Are you experiencing caregiving burnout?

Caregiving stress

While caregiving can be a rewarding and meaningful experience, it can also be stressful. Because caregivers must often prioritize the needs of the person they are caring for over their own, they can experience frustration, social isolation and impacts on their own psychological or physical health. This is sometimes compounded by feelings of sadness which are related to the changes the person they are caring for is experiencing, or a type of grief called anticipatory grief, which refers to strong feelings of loss which occur before a person passes away.

Caregivers who are engaged in the paid labour force, or who are caring for children often experience the additional stress of balancing other commitments with their caregiving duties.

What is the difference between caregiving stress and caregiver burnout?

While many people who are caregiving will experience stress from time to time, burnout refers to prolonged and significant stress, often characterized by a state of exhaustion. While the symptoms of burnout vary from person to person, it is often marked by extreme physical and mental tiredness, anxiety and depression.

What can you do about caregiver burnout?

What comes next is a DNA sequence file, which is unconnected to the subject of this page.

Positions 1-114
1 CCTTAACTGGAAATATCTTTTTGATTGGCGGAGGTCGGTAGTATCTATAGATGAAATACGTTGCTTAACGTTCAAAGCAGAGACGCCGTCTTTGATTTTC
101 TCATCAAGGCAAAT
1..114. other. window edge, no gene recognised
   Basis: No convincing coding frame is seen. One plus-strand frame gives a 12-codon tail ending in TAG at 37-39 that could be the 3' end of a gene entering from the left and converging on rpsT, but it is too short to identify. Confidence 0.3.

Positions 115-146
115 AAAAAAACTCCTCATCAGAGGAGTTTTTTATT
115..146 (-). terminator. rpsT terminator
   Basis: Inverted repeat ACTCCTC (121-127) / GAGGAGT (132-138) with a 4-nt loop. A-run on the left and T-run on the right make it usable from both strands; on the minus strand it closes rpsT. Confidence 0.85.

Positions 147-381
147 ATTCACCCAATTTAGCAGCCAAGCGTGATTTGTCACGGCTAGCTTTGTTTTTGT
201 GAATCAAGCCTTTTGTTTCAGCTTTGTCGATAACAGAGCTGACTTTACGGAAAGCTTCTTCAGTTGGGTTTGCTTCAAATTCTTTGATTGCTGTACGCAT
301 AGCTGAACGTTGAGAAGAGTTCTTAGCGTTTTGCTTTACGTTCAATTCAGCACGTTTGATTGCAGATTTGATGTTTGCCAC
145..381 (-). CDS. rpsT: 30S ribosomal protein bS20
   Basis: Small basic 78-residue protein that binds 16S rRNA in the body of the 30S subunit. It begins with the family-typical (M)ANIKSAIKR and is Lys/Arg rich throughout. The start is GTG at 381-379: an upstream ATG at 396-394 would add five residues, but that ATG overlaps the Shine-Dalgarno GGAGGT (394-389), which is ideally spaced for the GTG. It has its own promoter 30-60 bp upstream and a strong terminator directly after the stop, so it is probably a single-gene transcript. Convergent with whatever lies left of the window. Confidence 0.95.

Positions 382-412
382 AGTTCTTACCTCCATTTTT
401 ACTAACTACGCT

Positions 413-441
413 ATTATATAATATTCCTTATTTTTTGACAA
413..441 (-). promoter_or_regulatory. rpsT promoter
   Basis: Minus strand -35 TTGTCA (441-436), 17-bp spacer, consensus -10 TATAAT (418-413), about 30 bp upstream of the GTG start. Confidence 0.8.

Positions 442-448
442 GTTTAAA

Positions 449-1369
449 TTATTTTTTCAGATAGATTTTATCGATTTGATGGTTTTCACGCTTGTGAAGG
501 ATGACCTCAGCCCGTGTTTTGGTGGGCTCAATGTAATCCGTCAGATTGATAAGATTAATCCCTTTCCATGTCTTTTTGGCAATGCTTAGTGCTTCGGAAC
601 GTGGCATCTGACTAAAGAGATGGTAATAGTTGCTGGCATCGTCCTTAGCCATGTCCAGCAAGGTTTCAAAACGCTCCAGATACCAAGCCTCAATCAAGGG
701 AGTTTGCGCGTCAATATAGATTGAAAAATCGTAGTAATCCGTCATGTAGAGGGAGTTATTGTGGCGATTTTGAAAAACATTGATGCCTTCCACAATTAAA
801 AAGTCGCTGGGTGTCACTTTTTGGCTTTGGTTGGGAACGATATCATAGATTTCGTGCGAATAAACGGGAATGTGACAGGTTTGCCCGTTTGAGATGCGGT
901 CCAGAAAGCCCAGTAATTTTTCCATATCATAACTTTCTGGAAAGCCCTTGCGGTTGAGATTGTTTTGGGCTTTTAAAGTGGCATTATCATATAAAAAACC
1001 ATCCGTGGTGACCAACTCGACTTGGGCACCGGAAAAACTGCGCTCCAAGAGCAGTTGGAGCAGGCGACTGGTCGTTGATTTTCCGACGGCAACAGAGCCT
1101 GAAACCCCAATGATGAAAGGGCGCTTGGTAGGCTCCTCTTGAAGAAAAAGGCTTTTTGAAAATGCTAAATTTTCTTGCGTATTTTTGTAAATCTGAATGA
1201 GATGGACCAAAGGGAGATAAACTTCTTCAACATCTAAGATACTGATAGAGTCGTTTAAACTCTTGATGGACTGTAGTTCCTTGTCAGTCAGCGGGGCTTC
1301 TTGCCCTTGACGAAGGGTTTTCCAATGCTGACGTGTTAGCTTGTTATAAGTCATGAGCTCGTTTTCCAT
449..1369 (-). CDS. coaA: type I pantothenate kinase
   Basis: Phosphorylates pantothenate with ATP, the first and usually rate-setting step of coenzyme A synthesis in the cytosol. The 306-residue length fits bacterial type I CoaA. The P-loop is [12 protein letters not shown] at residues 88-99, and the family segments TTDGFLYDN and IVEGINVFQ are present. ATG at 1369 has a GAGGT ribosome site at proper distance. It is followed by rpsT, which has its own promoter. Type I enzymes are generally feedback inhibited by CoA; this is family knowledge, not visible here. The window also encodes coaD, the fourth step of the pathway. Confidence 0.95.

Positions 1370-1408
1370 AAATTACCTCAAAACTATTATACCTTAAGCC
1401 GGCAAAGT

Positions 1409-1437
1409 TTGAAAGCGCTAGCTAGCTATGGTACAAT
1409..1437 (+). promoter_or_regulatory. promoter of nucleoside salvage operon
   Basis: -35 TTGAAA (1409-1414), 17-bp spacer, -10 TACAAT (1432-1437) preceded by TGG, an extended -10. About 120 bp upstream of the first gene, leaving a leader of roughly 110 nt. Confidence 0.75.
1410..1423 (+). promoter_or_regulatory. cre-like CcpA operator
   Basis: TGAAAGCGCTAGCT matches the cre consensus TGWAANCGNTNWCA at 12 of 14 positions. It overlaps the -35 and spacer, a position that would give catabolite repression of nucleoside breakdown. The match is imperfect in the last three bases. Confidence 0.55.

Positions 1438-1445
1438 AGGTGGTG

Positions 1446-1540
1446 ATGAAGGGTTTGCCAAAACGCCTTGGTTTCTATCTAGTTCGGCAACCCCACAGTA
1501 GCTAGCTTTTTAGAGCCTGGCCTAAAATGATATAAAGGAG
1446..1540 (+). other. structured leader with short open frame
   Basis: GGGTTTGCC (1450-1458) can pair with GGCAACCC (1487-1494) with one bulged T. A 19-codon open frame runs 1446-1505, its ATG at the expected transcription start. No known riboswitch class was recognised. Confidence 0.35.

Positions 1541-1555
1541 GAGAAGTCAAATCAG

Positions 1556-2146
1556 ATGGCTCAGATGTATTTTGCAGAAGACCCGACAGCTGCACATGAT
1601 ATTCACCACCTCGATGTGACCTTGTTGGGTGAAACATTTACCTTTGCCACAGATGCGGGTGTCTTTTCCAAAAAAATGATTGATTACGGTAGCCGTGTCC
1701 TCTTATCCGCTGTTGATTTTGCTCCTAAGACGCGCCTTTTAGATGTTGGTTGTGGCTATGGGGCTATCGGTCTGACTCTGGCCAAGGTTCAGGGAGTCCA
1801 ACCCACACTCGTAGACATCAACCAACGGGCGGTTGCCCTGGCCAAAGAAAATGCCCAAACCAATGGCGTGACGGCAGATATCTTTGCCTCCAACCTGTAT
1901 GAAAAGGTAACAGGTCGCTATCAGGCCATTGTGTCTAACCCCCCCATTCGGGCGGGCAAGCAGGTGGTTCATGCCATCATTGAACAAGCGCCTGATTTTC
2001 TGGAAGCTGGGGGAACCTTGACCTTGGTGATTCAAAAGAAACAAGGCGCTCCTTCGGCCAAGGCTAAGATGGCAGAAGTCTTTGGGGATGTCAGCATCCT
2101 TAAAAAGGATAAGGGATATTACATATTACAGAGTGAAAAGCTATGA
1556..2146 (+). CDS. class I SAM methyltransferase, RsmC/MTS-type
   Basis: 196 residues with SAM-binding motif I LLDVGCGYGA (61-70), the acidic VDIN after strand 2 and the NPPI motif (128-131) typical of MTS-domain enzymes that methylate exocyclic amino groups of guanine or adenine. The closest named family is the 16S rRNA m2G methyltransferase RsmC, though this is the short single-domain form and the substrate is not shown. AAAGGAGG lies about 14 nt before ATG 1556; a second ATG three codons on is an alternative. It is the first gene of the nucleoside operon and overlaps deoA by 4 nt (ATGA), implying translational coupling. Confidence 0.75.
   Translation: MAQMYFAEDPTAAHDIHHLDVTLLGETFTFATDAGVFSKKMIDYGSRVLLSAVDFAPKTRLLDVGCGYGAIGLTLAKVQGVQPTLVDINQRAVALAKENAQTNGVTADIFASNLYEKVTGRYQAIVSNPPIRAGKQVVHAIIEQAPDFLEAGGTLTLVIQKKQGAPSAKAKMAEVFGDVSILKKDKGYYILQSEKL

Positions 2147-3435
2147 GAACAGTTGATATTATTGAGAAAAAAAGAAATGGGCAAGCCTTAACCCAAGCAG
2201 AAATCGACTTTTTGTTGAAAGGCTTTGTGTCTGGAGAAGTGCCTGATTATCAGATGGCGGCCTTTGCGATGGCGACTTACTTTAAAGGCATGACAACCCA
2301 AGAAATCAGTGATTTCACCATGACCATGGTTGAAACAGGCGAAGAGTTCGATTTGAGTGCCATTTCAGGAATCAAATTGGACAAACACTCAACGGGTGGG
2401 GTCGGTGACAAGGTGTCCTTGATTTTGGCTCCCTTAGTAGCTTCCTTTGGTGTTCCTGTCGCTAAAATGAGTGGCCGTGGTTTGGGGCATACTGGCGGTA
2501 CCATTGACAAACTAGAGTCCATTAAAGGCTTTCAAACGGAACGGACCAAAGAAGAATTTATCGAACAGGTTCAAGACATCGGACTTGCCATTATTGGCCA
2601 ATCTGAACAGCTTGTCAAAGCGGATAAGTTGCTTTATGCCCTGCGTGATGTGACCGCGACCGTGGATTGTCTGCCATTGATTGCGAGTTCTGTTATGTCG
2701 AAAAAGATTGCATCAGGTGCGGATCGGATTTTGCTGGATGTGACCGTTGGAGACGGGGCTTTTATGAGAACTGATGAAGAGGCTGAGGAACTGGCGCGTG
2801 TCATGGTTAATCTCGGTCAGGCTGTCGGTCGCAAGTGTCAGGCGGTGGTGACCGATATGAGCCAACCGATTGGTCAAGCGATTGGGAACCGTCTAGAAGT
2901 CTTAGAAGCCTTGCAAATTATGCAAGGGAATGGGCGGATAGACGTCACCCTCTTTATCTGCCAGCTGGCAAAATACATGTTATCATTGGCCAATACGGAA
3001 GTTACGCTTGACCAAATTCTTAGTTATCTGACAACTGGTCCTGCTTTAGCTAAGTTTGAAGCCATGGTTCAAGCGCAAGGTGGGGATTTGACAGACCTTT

Good self-care measures can help fight caregiver burnout. Here are some things to explore:

  1. For many caregivers “venting” can help to temporarily relieve stress. Aim to create a space where you can be honest about the feelings you are experiencing. This may mean speaking to a friend, or another supportive person in your life or scheduling time to speak with a professional.
  2. Build breaks into your week. Consider working with other family members to help share the load, or engage one of the many reputable home health care services listed on Route 65. Having a regularly scheduled day or time where you are free from caregiving can be an important self care measure.
  3. Caregiving can sometimes feel thankless. Take time to remind yourself that you are doing a good job and congratulate yourself on what you are doing well.
  4. Consider a mindfulness practice. Plenty of research indicates that mindfulness can help with sleep, anxiety and depression. Mindfulness can be practiced on your own, or through a class or program.
  5. Across B.C. several non-profit organizations exist to support caregivers, free of charge. Check out our resource page to learn more about what is available.
  6. Working caregivers who are feeling burnt out might consider taking a leave of absence from work. Knowing what benefits and leave options are available can help ease anxieties. Talk to your HR department, as some organizations may offer additional benefits to support caregivers in the workplace.
  7. If you are feeling burned out, it might be an indication that the person you are caring for needs additional support, such as assisted living or long-term care services. Learn about your options, and how to make a transition.
  8. If you think you might be experiencing depression or anxiety it is always a good idea to speak to your doctor, as there might be lifestyle changes or medication which can help.
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